Iconic actress Sridevi passed away on February 25 in Dubai at the age of 54, leaving the country shocked. Her mortal remains is expected to be flown in today to Mumbai.
Sridevi, dubbed as India’s first female superstar, has acted in over 300 films in Hindi, Malayalam, Kannada and Tamil. Tributes started pouring in soon after the news of her sudden demise was reported. Through her numerous films, Sridevi won hearts not just in India but across the world.
Here’s a look at some of the tributes that came in the international press.
The international news agency Reuters reported her death giving details of her career and called her the first female superstar of Bollywood. “Through the 1980s and 1990s she charmed audiences in female-centric films such as Chandni (Moonlight) and Lamhe (Moments), drawing praise for her comic timing in Chaalbaaz (Trickster) and Shekhar Kapur’s Mr India, playing feisty characters in contrast to the traditionally coy Bollywood heroine,” Reuters reported.
The BBC described Sridevi as “a fluid talent”, who can simply handle any genre with ease. They dedicated a particular section as fan reaction and displayed tweets from many young celebrities who still adore her. She debuted as a lead actress in Bollywood in 1978, soon becoming one of India’s biggest film stars.
CNN‘s Hilary Whiteman did a special feature on Sridevi covering her career and added critics like Rajiv Massan’s comments on her successful career. “A great beauty, a talented actress, a brilliant dancer, a delightful comedienne, she is a true legend,” explained by Rachel Dwyer, Professor of Indian Cultures and Cinema at the SOAS University of London.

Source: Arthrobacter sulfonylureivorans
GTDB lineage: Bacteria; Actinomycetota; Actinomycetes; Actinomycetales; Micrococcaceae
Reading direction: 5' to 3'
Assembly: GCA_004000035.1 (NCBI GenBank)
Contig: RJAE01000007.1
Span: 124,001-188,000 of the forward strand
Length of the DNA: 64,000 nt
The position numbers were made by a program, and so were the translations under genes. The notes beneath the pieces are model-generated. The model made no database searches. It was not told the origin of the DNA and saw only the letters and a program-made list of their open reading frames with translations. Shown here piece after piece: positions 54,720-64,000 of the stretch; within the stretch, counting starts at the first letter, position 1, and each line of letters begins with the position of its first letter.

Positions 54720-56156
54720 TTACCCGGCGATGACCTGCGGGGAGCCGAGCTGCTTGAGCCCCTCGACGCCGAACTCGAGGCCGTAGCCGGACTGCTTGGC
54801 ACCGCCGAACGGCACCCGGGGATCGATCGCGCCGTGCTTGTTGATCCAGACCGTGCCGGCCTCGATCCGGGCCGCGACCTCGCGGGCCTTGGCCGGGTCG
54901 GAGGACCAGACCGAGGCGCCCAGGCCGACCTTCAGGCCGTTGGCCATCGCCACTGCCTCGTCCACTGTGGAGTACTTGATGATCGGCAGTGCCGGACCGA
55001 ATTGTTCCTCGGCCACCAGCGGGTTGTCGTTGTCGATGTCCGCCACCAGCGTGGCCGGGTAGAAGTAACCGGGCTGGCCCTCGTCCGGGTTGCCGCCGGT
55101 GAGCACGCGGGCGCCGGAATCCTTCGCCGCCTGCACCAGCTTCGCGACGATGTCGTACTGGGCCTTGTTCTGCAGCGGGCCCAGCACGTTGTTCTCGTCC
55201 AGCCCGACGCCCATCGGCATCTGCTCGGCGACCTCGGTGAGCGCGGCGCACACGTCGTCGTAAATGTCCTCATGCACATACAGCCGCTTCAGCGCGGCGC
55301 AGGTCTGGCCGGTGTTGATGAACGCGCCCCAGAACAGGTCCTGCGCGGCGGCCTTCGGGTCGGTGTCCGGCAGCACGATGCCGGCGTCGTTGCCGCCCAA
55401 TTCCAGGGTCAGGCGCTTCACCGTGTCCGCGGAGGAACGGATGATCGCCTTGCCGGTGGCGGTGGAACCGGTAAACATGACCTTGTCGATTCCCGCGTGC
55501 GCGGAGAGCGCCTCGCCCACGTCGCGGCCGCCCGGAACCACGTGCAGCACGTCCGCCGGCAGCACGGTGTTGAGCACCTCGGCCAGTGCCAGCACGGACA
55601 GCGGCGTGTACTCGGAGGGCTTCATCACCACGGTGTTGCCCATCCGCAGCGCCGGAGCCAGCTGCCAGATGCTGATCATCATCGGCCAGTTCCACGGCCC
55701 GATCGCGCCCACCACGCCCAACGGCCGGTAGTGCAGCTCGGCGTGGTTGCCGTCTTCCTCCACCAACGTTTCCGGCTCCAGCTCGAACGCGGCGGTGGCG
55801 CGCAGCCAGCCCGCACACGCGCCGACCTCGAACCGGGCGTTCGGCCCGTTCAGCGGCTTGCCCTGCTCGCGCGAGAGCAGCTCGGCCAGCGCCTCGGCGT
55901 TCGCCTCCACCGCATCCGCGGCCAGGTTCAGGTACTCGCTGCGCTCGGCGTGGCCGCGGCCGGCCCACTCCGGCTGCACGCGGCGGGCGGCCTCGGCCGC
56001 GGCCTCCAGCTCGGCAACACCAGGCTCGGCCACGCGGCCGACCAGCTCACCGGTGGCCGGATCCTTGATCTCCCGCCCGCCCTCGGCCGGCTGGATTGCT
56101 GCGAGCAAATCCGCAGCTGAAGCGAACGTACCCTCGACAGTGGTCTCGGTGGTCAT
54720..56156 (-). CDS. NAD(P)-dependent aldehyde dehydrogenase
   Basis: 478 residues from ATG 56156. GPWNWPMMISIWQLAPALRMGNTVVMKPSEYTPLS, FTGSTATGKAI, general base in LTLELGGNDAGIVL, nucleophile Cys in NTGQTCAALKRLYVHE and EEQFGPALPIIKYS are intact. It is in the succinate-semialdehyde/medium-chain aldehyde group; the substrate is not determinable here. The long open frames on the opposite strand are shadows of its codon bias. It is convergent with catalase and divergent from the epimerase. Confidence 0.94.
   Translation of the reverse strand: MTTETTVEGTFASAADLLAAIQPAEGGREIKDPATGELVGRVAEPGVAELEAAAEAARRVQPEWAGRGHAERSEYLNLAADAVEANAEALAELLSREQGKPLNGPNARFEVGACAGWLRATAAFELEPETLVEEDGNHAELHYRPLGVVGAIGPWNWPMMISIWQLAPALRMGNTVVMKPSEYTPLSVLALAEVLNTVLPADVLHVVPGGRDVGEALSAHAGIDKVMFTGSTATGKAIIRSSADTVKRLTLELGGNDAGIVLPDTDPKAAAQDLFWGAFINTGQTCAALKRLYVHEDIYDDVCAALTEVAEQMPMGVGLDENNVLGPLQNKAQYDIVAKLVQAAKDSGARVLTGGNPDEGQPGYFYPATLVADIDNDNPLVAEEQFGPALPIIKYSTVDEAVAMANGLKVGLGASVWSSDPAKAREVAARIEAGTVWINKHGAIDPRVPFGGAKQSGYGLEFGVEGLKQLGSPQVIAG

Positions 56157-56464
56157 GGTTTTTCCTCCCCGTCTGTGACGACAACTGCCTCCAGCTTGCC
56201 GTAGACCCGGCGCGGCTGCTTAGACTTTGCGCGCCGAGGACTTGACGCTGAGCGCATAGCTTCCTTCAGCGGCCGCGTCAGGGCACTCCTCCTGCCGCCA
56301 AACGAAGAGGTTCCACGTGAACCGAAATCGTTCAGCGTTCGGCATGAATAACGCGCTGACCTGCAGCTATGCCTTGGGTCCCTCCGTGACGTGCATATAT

The Washington Post headlined the news as ‘Sridevi, Bollywood leading lady of ’80s and ’90s, dies at 54’. The obituary said, “first female superstar in India’s male-dominated film industry. She used one name onscreen, like many leading ladies of her generation, and was known for her comic timing and her dancing skills, a great asset in the song-and-dance melodramas that are a staple of mainstream Indian cinema.”
The Guardian, called her death as the ‘grieving day for India’.
Peter Bradshaw wrote: “Sridevi’s face was her fortune: beautiful, with a cherubic guilelessness that enabled her to play romance, musicals, drama, comedy and indeed action. Fantasy and fun were the solvents for her sexiness… She was the nation’s lover, friend, kid sister and then in the 21st century – when she extended her celebrity yet further as a TV sitcom player and reality show judge – she became the nation’s mum, though a mum with an undimmed romantic life.”